Short and sweet

“I”ll be brief,” said the guest presenter for a film screening I attended several years ago. He followed with a good 20 minutes of exposition on the topic at hand, after which he released us, exhausted, to finally enjoy the movie.

Clearly, some people have a different notion of “brief” than others. As a journalist, I understand the value of brevity in a vocation that demands it. I take great pleasure in paring four sentences down to two and dismissing five colorful but unnecessary words in favor of the essential one.

So imagine the consternation a couple weeks ago when Twitter revealed it was expanding, on a limited test basis, some users’ character limit from 140 to 280. Twitter is a favorite social media tool among journalists because it demands brevity and rewards word efficiency. You want description and clarity, but you also need to get to the point, and fast. It is a practiced art that few of us will ever master, but it’s a lot of fun to try. It forces good writers to be better and bad writers to… well, stick to Facebook.

There are greater problems in the world than Twitter’s character limit, and we’ll individually adjust if the change comes to pass (I suspect many of us will start out by voluntarily restricting ourselves to the original 140). But it’s worth entertaining a discussion on the value of brevity across the creative spectrum.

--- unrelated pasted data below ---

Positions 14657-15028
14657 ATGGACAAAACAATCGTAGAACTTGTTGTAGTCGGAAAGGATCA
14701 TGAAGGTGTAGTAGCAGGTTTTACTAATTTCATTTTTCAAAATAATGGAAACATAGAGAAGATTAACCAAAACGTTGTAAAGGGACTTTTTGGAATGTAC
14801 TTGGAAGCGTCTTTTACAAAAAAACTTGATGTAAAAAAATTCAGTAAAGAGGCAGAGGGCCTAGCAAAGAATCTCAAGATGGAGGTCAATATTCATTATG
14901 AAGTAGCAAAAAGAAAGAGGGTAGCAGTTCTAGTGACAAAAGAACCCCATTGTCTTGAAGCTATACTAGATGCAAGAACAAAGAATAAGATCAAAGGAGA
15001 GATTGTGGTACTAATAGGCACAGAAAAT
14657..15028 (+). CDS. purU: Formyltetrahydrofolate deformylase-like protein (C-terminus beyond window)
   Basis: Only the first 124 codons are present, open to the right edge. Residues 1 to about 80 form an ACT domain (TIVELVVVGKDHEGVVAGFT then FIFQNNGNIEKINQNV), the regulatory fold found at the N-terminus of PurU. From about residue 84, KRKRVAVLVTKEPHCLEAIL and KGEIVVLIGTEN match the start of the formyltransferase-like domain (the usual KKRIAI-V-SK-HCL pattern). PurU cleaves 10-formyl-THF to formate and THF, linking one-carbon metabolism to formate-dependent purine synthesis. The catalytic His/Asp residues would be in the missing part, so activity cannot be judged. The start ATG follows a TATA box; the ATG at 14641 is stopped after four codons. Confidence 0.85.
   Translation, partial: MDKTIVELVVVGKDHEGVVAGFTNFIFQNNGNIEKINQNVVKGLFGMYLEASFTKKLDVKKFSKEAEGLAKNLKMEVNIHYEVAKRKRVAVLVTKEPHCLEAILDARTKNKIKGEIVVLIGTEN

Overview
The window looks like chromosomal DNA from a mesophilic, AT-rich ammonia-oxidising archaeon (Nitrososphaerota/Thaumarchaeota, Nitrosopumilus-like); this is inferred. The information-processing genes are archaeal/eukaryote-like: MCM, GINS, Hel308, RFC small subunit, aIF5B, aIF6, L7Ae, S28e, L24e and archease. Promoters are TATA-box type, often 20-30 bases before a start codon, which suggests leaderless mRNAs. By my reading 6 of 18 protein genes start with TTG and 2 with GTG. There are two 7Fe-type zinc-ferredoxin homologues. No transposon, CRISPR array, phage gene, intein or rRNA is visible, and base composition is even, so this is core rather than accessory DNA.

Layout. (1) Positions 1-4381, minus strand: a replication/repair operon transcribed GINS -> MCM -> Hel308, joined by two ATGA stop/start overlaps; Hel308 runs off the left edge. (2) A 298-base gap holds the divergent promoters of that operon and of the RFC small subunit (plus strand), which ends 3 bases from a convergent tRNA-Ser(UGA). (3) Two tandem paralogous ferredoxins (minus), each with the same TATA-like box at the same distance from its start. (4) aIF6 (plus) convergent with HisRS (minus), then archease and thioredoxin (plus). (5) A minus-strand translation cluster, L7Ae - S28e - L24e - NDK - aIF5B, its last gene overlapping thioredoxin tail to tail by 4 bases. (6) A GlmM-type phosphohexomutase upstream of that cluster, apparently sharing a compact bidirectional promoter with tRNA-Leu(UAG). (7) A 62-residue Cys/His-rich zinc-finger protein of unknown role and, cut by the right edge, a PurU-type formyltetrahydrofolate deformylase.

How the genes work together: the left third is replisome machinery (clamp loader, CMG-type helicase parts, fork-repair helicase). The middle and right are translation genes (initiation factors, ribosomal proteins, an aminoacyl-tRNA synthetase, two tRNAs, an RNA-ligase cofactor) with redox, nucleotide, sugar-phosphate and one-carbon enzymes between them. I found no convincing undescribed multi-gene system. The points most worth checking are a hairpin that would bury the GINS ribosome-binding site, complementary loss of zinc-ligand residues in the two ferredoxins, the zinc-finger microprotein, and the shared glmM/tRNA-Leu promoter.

Ernest Hemingway famously challenged writers to think not only in terms of what they’re saying but what they’re not. Most of us know his famous six-word short story (“For sale: baby shoes, never worn.”), but here’s an excerpt from “The Sun Also Rises” that’s a little less provocative:

I walked away from the cafe. They were sitting at the table. I looked back at them and at the empty tables. There was a waiter sitting at one of the tables with his head in his hands.

That’s an interesting observation of a person (the waiter) we don’t encounter anywhere else in the novel. Is he distraught? Annoyed? Tired? Amid 247 pages of drunken carousing, it’s what Hemingway doesn’t say that captivates the reader.

Let’s look at pop music. In the transition from vinyl to CD (and later digital iterations), recording artists found themselves free from the constraint of five 3-to-4-minute songs, per side, offered by vinyl records (or cassette tapes). As a result, we got 70-to-80 minute CDs and now, virtually unlimited packages of official releases dressed up with alternate takes, out takes and other assorted recordings. So what’s lost? The need to curate. It’s fascinating to read about decisions that went into the production of vinyl releases, and how musicians and their labels negotiated what made the cut and what had to be left out. When artists are forced to assess and prioritize the quality of their work, you tend to get their best.

Let’s move on to cinema, where the supposed gold standard is the feature-length (90 to 120 minutes) fictional narrative. Yet recently I saw the French short film “Uncanny Valley,” set on a World War I battlefield, that was shot entirely in stop-action photography. It was an interesting, if experimental tactic that worked well for its 13:30 running time, but there’s no way it could have been sustained for an hour or two. Feature-length is not always the ideal format, yet at the Oscars or Cannes, those are the only films anyone talks about.